Corporate earnings to recover in 2013

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SummaryDomestic growth rates are seen improving following recent fiscal policy action.

Long duration funds should be part of portfolio

Rajesh Cheruvu

Domestic growth rates are seen improving following recent fiscal policy action. The slew of measures include moves to cut the fiscal deficit, curtail government spending, restructure state electricity boards and liberalise certain foreign investment limits. As such, the measures should help alleviate investor concerns, stabilise markets and help economic growth rates.

In addition to the reforms already undertaken, we would like to see some other measures to help put the economy on a more sustainable growth path. In order to speed the growth of the infrastructure sector, the government needs to more closely look at the issue of the domestic allocation of coal and land. Quicker approval mechanisms for large projects (i.e. through a single window application process) are needed. In addition, the government needs to push key reforms in the areas of goods and services taxes (GST), the direct taxes code and push through the land acquisition bill and increase clarity on the tax treatment of foreign investors. The implementation of direct cash subsidy transfers on a fully-fledged basis will also be important to address fiscal deficit meaningfully. A reform of GST alone, for example, is expected to add 150-200 bps to GDP growth.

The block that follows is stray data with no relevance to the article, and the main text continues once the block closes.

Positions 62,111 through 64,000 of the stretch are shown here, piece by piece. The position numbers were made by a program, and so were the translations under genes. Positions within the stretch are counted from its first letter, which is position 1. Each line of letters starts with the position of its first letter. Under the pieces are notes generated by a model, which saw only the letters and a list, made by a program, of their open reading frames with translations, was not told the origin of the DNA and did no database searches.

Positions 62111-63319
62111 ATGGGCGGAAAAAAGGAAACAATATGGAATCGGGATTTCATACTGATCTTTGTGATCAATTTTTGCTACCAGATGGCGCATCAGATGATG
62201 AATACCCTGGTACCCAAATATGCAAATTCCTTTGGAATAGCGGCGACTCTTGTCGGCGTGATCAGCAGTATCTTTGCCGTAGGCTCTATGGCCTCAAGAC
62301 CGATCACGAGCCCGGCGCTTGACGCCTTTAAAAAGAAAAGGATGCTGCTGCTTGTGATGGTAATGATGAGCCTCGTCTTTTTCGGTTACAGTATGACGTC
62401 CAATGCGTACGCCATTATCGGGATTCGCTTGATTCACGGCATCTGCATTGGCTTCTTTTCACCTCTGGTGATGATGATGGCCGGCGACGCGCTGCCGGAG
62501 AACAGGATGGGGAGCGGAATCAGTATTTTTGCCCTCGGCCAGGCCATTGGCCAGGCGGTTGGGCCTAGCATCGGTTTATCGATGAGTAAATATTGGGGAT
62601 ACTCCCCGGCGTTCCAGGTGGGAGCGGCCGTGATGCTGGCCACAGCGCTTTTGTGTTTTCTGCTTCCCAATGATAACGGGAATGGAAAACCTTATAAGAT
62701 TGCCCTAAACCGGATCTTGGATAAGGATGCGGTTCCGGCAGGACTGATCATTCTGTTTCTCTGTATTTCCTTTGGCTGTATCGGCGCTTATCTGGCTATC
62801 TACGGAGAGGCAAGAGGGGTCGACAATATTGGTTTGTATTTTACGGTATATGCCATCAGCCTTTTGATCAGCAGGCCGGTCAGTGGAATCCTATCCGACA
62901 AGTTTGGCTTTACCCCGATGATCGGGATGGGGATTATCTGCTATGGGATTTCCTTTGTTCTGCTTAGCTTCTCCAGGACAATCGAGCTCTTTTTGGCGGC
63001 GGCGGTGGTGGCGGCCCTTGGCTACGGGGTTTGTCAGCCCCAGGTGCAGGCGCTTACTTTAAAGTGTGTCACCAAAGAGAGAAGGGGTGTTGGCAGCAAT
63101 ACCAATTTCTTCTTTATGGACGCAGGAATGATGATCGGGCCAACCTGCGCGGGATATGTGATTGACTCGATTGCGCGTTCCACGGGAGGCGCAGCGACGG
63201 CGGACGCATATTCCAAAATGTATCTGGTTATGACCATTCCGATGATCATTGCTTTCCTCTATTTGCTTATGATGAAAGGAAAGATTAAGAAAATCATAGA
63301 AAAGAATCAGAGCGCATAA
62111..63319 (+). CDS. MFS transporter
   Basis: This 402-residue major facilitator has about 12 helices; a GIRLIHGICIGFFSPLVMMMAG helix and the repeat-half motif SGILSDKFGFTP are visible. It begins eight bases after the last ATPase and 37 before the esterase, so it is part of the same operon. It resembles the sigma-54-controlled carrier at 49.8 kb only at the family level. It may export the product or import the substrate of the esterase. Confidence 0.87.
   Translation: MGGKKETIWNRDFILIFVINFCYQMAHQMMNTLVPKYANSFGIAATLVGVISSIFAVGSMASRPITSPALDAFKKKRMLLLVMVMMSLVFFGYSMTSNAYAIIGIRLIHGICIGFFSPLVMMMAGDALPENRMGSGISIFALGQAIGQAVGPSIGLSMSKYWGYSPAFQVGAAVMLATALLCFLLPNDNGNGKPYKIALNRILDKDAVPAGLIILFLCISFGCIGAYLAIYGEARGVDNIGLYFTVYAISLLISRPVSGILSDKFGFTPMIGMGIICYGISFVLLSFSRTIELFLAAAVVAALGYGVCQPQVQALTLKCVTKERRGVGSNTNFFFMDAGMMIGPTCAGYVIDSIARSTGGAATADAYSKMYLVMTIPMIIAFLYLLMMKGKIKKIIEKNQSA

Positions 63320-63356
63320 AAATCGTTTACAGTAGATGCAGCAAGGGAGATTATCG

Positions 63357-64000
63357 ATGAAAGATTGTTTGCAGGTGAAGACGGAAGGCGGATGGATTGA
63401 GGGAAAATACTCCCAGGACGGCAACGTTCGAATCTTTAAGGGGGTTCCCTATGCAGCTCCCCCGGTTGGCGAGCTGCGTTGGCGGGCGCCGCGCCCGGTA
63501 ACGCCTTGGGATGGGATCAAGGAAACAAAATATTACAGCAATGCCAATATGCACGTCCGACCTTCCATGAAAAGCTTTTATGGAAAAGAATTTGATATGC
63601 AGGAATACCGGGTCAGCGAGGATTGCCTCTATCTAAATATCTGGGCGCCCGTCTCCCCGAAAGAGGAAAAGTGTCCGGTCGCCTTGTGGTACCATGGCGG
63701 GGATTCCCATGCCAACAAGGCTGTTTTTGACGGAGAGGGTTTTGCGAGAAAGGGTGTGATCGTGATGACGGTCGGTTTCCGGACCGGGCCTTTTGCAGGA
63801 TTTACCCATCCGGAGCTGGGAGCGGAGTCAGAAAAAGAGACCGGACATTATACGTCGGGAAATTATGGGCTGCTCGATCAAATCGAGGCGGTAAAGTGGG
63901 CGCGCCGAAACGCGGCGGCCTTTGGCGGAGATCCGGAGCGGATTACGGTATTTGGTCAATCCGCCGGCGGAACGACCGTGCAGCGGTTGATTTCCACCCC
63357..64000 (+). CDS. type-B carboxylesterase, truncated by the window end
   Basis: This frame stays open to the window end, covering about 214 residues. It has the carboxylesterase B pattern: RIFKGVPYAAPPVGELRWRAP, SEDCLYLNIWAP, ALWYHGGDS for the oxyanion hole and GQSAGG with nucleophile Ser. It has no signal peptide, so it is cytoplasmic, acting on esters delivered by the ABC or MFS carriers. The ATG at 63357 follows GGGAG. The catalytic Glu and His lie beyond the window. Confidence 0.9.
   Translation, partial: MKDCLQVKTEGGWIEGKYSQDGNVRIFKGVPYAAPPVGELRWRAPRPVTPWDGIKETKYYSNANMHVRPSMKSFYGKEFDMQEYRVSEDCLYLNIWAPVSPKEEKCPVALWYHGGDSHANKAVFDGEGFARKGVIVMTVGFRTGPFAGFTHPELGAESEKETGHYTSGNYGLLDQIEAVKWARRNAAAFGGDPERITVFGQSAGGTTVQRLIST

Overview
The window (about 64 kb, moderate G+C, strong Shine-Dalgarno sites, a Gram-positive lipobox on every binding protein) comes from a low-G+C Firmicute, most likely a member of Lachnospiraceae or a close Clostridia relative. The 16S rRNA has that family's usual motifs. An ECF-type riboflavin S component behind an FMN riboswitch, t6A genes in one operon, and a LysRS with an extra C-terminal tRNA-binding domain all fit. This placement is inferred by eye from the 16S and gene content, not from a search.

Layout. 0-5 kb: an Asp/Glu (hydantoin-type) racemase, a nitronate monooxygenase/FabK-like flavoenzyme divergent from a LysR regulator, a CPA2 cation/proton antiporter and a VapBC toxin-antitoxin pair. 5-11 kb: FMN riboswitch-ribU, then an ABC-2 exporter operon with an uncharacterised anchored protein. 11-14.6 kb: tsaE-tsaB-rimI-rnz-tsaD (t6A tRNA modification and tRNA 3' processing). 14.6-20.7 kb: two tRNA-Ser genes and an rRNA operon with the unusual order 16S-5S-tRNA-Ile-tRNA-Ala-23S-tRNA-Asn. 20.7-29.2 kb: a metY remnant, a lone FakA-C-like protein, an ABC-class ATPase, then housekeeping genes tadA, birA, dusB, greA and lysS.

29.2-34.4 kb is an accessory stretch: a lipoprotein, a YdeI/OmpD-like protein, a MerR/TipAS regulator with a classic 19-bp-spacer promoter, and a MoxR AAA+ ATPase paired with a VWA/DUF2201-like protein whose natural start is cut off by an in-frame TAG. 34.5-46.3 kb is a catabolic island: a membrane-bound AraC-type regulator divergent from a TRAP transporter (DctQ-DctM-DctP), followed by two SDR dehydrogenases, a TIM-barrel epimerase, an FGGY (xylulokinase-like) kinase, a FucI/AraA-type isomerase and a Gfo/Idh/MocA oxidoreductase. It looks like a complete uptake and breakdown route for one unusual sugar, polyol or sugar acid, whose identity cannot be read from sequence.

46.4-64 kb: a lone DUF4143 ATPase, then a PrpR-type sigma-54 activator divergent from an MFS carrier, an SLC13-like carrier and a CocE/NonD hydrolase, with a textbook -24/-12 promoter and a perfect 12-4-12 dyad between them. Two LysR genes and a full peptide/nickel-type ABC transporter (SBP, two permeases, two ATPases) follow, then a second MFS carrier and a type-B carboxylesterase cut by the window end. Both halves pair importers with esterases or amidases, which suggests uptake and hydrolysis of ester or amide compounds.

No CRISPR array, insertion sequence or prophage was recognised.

The non-agricultural components in the 2012 third quarter GDP figures, as well as data from eight core industries over the past few months and the recent manufacturing PMI indicate economic growth has bottomed out in the current quarter. However, we expect GDP growth to remain below 6% for the next two-three quarters and recover in the second half of next year backed by domestic consumption, if inflation declines. This would also be supported by a meaningful recovery in investment demand and market stability globally. If all these conditions prevail, we expect GDP growth of around 7% in 2014.

Although the government has aimed to keep fiscal deficit below 5% of GDP in the next fiscal year, any reversal in recent policy actions or expansive measures during upcoming budget ahead of general elections could derail the fiscal deficit targets.

Earnings to recover

We expect corporate earnings to recover in 2013, revived by fiscal and monetary policy. We expect returns to be in line with earnings growth and are maintaining our overweight stance (versus bonds). This year, Indian equities outperformed most of its emerging market peers as global investor risk appetite increased, attracting $20 bn in the market. Indian equities

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